Kinly’s research revealed that businesses are re-evaluating their needs around securing digital space and collaboration software (39%).
Organisations that are navigating the roll back are now assessing what technology needs can be kept and what can be swapped out.
Don Gibson, CISO, Kinly, commented: “Some companies behaved in a reactionary way by putting kit out there that is now having to be revisited because it wasn’t installed properly or [elements] were overlooked.
“Security is becoming more of a prevalent concern. With existing customers, we are seeing a greater uptick [in security demand] expectations from them. They ask how we carry out our work, how it impacts the client and where the data goes. They are ratcheting up the pressure in expectations, which is brilliant for us. We can educate the board on the expected deliverables, outcomes, cost ramifications and return on investment. We need to make sure that businesses are safe and secure.”
AV in the crosshairs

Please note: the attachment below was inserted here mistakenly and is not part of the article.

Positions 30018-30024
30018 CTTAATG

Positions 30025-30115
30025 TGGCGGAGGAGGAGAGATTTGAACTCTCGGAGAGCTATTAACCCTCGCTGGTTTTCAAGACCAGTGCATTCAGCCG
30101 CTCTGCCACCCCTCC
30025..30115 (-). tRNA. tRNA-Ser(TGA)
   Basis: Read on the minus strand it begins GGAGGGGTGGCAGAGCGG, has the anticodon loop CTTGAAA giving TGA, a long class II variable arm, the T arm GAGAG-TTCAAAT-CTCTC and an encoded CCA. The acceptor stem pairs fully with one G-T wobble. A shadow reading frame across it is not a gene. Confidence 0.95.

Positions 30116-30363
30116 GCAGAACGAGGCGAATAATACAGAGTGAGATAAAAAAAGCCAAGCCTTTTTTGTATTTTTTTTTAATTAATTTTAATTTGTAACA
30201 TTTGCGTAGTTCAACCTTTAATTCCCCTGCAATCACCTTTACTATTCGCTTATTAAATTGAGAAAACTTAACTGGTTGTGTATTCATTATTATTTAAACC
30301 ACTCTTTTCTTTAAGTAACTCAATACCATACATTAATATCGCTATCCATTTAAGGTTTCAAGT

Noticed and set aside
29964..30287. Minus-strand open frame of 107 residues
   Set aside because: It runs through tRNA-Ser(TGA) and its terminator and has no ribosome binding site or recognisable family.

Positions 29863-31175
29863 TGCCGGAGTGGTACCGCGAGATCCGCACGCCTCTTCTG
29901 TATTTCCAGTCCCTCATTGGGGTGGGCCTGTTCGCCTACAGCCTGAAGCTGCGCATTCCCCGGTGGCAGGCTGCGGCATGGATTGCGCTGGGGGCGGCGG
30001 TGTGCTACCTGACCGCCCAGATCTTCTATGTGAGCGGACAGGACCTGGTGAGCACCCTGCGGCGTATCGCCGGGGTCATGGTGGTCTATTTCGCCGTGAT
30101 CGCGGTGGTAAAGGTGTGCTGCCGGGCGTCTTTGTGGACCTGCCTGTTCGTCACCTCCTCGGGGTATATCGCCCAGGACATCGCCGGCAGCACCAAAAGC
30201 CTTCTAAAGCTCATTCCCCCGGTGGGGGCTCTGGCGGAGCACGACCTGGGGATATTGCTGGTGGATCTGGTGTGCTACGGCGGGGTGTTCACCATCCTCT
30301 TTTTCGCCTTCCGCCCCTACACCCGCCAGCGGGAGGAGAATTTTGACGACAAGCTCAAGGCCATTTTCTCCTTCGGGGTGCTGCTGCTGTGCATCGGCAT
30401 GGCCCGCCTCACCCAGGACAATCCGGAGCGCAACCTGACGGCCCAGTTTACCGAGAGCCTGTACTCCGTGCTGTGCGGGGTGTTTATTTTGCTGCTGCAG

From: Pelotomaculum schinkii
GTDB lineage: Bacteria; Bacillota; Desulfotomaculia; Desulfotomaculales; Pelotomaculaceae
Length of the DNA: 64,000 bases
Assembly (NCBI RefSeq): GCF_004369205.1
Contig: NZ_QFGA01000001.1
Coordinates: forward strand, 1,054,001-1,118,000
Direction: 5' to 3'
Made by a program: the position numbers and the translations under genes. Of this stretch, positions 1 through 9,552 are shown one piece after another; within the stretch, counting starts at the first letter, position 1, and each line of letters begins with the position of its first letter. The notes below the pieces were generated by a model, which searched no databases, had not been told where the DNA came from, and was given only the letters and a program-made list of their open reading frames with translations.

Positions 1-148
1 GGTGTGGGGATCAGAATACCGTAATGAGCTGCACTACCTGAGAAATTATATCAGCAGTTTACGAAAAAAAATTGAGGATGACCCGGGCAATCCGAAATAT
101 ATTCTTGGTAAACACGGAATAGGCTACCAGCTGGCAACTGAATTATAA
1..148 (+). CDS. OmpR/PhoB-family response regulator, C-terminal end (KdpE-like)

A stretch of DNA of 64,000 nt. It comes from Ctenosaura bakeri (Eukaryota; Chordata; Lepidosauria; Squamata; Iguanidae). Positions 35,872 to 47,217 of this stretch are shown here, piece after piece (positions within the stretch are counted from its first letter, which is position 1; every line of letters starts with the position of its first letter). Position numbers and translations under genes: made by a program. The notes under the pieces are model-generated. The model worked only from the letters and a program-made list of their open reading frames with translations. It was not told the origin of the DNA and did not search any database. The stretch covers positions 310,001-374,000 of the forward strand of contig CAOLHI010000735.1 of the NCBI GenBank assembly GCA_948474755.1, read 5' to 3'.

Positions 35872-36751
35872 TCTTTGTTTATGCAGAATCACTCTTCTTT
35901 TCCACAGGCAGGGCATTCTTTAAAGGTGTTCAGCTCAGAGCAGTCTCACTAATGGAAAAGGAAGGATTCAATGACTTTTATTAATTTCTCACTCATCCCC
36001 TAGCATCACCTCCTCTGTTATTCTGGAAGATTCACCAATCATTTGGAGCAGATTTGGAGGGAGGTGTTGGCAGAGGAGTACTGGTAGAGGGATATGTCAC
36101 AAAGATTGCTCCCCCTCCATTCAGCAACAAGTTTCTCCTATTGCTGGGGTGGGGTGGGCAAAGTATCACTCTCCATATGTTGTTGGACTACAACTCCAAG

Threats in this space are evolving and becoming more sophisticated: Ransomware, a form of malware designed to deny an organisation access to files on their systems by encrypting these files and demanding a ransom payment for the decryption key, is becoming a regular threat faced by AV integrators and clients, pushing concerns around security into the stratosphere.
Marlowe explains: “We have seen a rise in ransomware attacks specifically targeting AV systems and vulnerabilities on smart devices. To mitigate these risks, our teams take as proactive an approach as possible. We are
constantly conducting thorough security assessments, ensuring all firmware and software are up to date as well as educating clients on security best practices.”
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The threat in today’s workplace can also come directly from the equipment in a room, requiring end users and integrators to think consciously about their day-to-day use of technologies which can be used against them without the threat ever being identified.
Gibson says: “Zero day threats are a top priority. A zero day is a flaw inside a system that officially hasn’t been found yet. Hackers have the ability to go into the system via this flaw and nobody knows about it, it’s like a ghost walking through a wall. If you’re building a security system, you have to think of every control as a wide, mesh net. Every time you fold it, you get another layer that makes the hole smaller until it is very difficult to wiggle through. That’s what a mature cyber capability is – You have enough controls that you can properly understand what is going on.”